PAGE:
Unfortunately most pepper sold in the U.S. is a mixture from a variety of low-grade peppers bought at the lowest possible price. A superior form of pepper comes from the Lampong district of South-eastern Sumatra, the center of pepper production in Indonesia. Lampong pepper berries tend to be smaller than those of Indian pepper, which gives it a finer flavor than other peppercorns. Lampong pepper is one of the one of the strongest and hottest black pepper with a powerful flavor.
*Vincent P Platania Highland USA.
Monday, May 26, 2008
Starring: Harrison Ford ... Indiana Jones
Cate Blanchett ... Irina Spalko
Karen Allen ... Marion Ravenwood
Shia LaBeouf ... Mutt Williams
Ray Winstone ... 'Mac' George McHale
John Hurt ... Professor 'Ox' Oxley
Jim Broadbent ... Dean Charles Stanforth
Igor Jijikine ... Dovchenko
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Synopsis: Everyone's favorite archeologist adventurer dusts off his hat and trusty whip for yet another globetrotting trek as Indiana Jones returns to the big screen nearly 20 years after racing for the Holy Grail alongside his father in Indiana Jones and the Last Crusade (1989). Harrison Ford reprises his role as the iconic, snake-loathing screen hero in a sequel that also finds Karen Allen returning to the series for the first time since 1981's Raiders of the Lost Ark. Ray Winstone, John Hurt, Jim Broadbent, and Shia LaBeouf round out a cast that also features Cate Blanchett in the role of villainous Russian operative Agent Irina Spalko. Steven Spielberg calls the shots on a script penned by David Koepp (and adapted from the screen story by executive producer George Lucas). ~ Jason Buchanan, All Movie Guide.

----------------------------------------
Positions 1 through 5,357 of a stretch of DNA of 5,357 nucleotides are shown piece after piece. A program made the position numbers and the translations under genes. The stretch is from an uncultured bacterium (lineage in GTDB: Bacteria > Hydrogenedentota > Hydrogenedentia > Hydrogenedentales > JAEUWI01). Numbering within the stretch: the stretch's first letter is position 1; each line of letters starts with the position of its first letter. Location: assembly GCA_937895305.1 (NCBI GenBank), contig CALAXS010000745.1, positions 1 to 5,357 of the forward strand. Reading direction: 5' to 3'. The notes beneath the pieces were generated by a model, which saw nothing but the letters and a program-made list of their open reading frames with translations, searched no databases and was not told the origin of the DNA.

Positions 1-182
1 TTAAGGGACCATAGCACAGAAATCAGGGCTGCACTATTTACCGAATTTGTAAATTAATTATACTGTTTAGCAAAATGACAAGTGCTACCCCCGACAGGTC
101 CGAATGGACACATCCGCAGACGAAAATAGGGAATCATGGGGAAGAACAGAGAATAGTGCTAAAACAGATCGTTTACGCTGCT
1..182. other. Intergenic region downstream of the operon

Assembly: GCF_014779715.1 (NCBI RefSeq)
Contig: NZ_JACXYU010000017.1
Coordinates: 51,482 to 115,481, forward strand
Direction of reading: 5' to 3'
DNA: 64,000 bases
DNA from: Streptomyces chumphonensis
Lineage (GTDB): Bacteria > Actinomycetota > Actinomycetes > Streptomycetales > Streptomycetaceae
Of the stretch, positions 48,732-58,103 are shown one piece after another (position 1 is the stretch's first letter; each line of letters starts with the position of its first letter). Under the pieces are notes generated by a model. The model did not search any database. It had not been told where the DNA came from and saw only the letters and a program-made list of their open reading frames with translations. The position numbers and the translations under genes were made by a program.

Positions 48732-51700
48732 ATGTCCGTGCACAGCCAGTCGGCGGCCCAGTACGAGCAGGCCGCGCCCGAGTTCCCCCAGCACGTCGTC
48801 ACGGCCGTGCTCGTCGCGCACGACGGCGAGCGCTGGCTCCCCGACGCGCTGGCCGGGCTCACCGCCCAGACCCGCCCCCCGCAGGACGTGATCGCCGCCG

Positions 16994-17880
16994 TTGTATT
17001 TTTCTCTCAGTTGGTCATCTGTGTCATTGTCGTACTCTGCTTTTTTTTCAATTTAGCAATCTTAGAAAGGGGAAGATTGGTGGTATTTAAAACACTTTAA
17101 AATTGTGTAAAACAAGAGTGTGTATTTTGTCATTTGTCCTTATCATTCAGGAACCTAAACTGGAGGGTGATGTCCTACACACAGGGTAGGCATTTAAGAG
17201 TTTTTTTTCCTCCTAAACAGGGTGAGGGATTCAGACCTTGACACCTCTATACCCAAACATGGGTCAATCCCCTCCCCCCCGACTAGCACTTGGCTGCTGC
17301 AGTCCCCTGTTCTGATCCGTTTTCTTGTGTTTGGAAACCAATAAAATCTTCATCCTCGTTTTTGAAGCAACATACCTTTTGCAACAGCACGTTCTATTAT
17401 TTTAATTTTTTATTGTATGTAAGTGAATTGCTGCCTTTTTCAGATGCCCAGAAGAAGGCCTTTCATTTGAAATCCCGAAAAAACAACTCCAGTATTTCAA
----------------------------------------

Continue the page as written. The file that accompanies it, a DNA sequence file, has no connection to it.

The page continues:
By Peter Rainer | Film critic of The Christian Science Monitor
It's been 19 years since the last Indiana Jones movie, which helps explain the hysteria leading up to the release this week of Steven Spielberg's "Indiana Jones and the Kingdom of the Crystal Skull." For the past month you couldn't open up a paper, surf the Internet, or turn on the TV without hearing about this film – this event.
For those of us who do not regard the series as the pinnacle of Hollywood action-adventure escapism, all this hoo-ha may seem like a bit much. But then again, the three previous installments – "Raiders of the Lost Ark," "Indiana Jones and the Temple of Doom," and "Indiana Jones and the Last Crusade" – made $1.2 billion worldwide. The ka-ching factor is so high that it's no wonder pulses are racing.
The Indiana Jones movies began as salutes to the cheapo Saturday-afternoon serials that Spielberg and series producer George Lucas devoured as kids. But there's nothing cutrate about the budgets for these escapades. "Crystal Skull" weighs in at $185 million. I usually make it a point to review a movie, not its cost. But that's a lot of wampum for what is essentially – well, a Saturday-afternoon serial. These Indy films are not indie films.